Federal Labor frontbenchers have downplayed their relationships with former New South Wales powerbroker Eddie Obeid, following revelations a number of them stayed at his Perisher ski lodge.
Mr Obeid's business dealings are being investigated by the NSW Independent Commission Against Corruption (ICAC) over allegations he conspired with the state's former mining minister, Ian Macdonald, to get insider information about mining tenders.
He has denied the allegations and yesterday declared: "I don't believe my family does anything shonky".
During a fiery appearance before ICAC yesterday, it was revealed that Mr Macdonald had stayed for free at the Obeids ski resort in the Snowy Mountains.
But Mr Obeid said others had done so too, including federal Labor ministers Bill Shorten, Tony Burke, and former senator Mark Arbib, as well as New South Wales party figures John Robertson, Morris Iemma and Carl Scully.
Mr Shorten was quick to reject the suggestion, but Communications Minister Stephen Conroy instead confirmed he had stayed at the lavish resort.
"Tony Burke invited me to come and stay in a spare room with him at Perisher and I took the opportunity," Senator Conroy told AM.
He said the accommodation had now been added to the Parliament's register of members' interests, given the media attention, but said none of the Obeids were at the resort at the time.
"I don't think - and I could be wrong - but my recollection is I've never as much as had a cup of coffee with Eddie Obeid."
Mr Burke also played down his relationship with Mr Obeid when asked this morning whether he was "good mates" with the influential NSW figure.
"No, no. I'd served in the same parliament as him, and for a couple of years after that, I had an invitation to go there [the ski resort] on weekends that the family wasn't using the apartment," he told the ABC.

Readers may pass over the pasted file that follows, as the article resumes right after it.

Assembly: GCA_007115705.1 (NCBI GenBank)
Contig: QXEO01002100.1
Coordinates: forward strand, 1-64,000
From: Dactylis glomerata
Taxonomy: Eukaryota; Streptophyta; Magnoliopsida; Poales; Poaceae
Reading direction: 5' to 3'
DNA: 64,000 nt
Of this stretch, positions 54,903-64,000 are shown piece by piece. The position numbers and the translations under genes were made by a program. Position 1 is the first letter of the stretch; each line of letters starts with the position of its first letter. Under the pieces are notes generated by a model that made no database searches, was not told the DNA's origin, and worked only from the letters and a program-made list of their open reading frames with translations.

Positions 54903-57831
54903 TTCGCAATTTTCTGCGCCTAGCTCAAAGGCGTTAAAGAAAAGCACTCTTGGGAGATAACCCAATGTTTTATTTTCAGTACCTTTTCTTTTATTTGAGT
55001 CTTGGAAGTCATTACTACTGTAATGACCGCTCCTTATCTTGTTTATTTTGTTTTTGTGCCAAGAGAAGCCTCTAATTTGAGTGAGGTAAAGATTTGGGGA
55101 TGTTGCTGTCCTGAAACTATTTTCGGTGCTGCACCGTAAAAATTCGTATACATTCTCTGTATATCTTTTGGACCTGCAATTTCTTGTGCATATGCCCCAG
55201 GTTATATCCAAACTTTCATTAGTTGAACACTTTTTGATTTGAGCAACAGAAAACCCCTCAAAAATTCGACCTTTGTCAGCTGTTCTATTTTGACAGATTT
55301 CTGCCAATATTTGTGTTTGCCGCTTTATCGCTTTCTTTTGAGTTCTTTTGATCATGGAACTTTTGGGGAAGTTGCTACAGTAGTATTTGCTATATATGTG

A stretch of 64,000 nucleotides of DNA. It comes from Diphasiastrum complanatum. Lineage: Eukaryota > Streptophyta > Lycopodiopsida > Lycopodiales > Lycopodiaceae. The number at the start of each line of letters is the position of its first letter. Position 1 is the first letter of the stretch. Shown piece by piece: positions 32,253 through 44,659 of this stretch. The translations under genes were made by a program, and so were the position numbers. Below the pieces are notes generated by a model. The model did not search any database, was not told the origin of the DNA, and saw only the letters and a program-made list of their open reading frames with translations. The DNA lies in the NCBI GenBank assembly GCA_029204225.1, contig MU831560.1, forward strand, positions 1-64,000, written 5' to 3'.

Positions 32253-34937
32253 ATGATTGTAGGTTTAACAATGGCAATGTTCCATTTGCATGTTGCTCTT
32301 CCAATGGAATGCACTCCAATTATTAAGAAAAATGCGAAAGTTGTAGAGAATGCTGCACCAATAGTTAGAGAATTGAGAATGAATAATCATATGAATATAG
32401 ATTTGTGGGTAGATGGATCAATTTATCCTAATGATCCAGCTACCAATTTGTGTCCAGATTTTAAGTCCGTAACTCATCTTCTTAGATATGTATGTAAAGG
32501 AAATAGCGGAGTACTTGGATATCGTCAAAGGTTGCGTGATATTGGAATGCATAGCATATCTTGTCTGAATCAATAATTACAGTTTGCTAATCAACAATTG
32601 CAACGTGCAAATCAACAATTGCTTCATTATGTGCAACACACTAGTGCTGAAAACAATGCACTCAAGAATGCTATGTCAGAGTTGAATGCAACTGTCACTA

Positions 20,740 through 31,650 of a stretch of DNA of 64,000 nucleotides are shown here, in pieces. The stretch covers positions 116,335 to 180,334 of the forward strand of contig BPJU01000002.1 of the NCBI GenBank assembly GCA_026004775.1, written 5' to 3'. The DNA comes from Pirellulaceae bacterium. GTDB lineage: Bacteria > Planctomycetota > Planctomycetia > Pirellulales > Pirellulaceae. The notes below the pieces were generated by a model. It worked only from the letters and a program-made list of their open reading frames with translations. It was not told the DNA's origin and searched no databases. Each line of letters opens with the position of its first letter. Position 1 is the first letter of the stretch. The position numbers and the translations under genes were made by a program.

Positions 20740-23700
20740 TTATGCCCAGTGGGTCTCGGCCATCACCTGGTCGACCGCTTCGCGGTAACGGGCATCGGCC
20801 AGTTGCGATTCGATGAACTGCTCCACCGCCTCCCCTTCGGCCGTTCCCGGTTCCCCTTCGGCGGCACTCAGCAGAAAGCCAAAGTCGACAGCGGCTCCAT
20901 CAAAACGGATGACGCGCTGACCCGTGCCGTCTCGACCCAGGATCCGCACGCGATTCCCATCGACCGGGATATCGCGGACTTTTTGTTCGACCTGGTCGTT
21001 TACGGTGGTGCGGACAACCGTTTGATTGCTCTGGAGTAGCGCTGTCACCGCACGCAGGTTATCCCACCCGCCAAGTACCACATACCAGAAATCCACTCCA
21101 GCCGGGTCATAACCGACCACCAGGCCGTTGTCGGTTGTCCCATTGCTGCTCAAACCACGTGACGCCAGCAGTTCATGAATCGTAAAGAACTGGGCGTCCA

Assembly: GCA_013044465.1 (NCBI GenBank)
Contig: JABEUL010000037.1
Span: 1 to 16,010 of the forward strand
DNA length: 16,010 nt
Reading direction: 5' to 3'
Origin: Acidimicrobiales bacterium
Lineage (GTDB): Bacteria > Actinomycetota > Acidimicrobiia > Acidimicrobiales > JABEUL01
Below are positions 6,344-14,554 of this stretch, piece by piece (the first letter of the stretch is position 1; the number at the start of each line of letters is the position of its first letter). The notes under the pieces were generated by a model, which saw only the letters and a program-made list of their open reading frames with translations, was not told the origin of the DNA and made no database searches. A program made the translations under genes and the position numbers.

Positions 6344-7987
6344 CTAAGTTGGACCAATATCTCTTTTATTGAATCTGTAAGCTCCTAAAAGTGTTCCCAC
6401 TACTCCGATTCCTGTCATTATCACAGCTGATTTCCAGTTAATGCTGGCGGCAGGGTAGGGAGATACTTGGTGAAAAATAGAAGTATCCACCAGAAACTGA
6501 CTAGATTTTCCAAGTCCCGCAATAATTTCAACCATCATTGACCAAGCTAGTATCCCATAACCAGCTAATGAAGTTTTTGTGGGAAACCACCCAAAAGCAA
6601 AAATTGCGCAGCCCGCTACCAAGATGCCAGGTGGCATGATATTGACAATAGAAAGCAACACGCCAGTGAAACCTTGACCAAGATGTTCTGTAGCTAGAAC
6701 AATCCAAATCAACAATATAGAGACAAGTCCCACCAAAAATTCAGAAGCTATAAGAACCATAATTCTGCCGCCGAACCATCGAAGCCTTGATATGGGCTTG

Mr Burke said he stayed at the lodge on two occasions, but rejected suggestions anything was expected in return.
He has previously described allegations before ICAC as "horrific" but added that they "couldn't be further away from the federal party".
Under the disclosure rules, federal MPs and senators are required to detail any gifts over a certain dollar value, although gifts received from "family members or personal friends in a purely personal capacity need not be registered unless the member judges that an appearance of conflict of interest may be seen to exist".
Both Mr Burke and Senator Conroy have amended their members' interests entry to reflect the accommodation.
The Coalition is demanding all Labor MPs now declare any gifts they have received from Eddie Obeid.
Liberal frontbencher Arthur Sinodinos, who is the former chairman of Australian Water Holdings, says he has had contact with one of Mr Obeid's sons, but never with Mr Obeid himself.
"Never met him, never spoken to him or any of the others - apart from the one who was employed by a Queensland subsidiary of Australian Water Holdings," Senator Sinodinos told ABC NewsRadio.
He said the corruption allegations being aired in ICAC were part of systemic problems that have been going on within the NSW Labor party for a long time.